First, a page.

Preview: Glasgow International Festival of Visual Art

WHEN you consider that Glasgow is hardly short of visual art events and festivals, that the biennial Glasgow International Festival of Visual Art (or the GI Festival for short) has been heralded as one of the brightest stars in the Glasgow art scene firmament is rather impressive.

Over the course of 18 days beginning from this Saturday, the GI Festival hosts everything from quirky temporary installations (the ‘Least Event’ series of shows at the Pipe Factory, which promise a ‘feral choir’ and a slowly melting caramel sculpture, look particularly fun) to informal seminars and major solo exhibitions from the likes of Turner prize-winning artist Richard Wright.

With so much to choose from, the task of picking what to see is a daunting one. Here are a few events to get the ball rolling...

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Arch 24/SWG3, 100 Eastvale Place, Fri 20 Apr - Mon 7 May

An interactive sound installation curated by Scottish musicians FOUND and Aidan Moffat that essentially aims to mimic the unreliable, pliable nature of stories told from memory. According to the press release, the installation is variously affected by the weather, attendees and Twitter feeds. FOUND and Moffat are also performing a live version of #Unravel at SWG3 on May 21.

Gallery of Modern Art, Royal Exchange Square, Mon-Wed & Sat, Fri 20 Apr - Sat 24 June

A Turner-prize nominee and someone whose profile in Scotland and internationally has risen in recent years, Karla Black’s show at GoMA is an apt showcase for her fluid, ephemeral sculpture works. Though Black uses easily attainable household materials for many of her structures, there is a certain otherness to her work that is well worth appreciating up close.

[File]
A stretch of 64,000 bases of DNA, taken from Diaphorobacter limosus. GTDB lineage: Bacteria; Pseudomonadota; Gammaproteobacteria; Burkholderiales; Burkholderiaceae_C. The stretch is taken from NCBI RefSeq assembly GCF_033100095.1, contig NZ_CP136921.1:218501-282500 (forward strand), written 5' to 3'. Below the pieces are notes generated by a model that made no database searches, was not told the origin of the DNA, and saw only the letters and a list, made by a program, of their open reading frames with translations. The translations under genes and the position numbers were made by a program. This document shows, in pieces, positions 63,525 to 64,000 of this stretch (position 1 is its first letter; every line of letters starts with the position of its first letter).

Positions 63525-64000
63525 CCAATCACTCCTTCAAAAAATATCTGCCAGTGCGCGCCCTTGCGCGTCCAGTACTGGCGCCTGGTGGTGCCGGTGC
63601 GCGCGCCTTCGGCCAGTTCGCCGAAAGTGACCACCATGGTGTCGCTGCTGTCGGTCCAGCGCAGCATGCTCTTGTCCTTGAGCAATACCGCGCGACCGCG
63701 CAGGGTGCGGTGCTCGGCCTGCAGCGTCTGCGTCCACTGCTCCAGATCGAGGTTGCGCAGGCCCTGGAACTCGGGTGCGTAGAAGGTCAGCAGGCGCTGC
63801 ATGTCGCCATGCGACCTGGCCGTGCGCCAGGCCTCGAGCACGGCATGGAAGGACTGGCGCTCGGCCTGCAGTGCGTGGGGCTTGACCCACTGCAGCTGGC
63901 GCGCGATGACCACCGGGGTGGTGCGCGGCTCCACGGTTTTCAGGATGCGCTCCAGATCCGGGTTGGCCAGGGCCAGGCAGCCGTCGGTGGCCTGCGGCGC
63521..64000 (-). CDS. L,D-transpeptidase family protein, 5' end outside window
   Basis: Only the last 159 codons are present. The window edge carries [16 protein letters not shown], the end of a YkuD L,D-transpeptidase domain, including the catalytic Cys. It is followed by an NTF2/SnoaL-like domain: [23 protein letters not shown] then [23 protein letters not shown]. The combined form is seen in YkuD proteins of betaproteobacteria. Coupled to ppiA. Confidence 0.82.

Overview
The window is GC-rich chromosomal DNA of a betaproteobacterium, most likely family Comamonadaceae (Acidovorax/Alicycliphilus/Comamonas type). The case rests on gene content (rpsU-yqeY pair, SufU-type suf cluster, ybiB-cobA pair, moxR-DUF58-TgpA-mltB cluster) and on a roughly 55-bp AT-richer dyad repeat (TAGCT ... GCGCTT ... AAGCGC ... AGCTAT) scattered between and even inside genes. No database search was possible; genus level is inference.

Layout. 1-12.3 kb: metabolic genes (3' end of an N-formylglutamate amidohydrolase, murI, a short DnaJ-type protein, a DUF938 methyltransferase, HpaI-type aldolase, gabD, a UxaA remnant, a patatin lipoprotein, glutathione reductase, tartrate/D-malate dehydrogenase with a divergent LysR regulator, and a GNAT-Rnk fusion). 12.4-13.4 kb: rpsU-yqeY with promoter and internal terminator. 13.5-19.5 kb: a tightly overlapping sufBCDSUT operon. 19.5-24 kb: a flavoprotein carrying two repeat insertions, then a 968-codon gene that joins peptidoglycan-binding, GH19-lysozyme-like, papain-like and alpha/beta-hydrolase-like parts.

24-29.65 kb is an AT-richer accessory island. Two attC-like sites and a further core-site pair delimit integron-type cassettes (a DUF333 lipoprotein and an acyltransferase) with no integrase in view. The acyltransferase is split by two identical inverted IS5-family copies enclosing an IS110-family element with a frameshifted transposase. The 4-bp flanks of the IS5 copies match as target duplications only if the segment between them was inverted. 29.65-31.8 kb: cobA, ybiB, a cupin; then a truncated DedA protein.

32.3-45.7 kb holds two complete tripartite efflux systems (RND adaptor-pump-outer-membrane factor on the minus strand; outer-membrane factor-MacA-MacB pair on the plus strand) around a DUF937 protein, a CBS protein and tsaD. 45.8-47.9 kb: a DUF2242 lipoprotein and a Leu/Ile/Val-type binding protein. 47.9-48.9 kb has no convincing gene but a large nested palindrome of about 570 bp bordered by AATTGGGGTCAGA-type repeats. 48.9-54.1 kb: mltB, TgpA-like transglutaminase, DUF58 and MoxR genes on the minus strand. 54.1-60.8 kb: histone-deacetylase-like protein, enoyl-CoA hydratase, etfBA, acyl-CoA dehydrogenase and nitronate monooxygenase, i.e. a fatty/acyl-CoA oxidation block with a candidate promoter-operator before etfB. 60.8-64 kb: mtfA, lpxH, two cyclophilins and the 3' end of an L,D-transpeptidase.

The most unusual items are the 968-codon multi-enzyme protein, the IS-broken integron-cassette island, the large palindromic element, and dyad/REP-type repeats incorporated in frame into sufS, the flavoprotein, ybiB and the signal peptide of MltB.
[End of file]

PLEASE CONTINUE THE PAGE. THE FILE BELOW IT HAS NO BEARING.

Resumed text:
The Duchy Gallery, 23/25 Duke Street, Fri 20 Apr - Sat 19 May

A visual exploration of disco culture vis-a-vis grandiose 70s and 80s militarism (think Peter York’s Dictator’s Homes, a picture book of tyrannical excess), Pio Abad’s exhibition is visually and conceptually exciting, with a vibrancy that somewhat masks the subtleties of the ideas within. Using sculpture, film and ‘digital wallpaper’, Abad’s work looks to the future as much as it does the now-distant heyday of disco.

BBC Scotland, Pacific Quay, Mon 23 Apr, 6-8pm

One of a series of informal talks given by participating artists at the GI, Artists Talk offers another way to engage in the work exhibited across the 18 day festival. Cinematographer Michael McDonough, who will co-curate ‘The Making of Us’ as part of the GI, will discuss the work and plenty else besides, including his work on films such as Bowling for Columbine, Zidane: A 21st Century Portrait and Winter’s Bone.

Anything we’ve missed? Why not contribute your own suggestions for must-see shows in the comments section?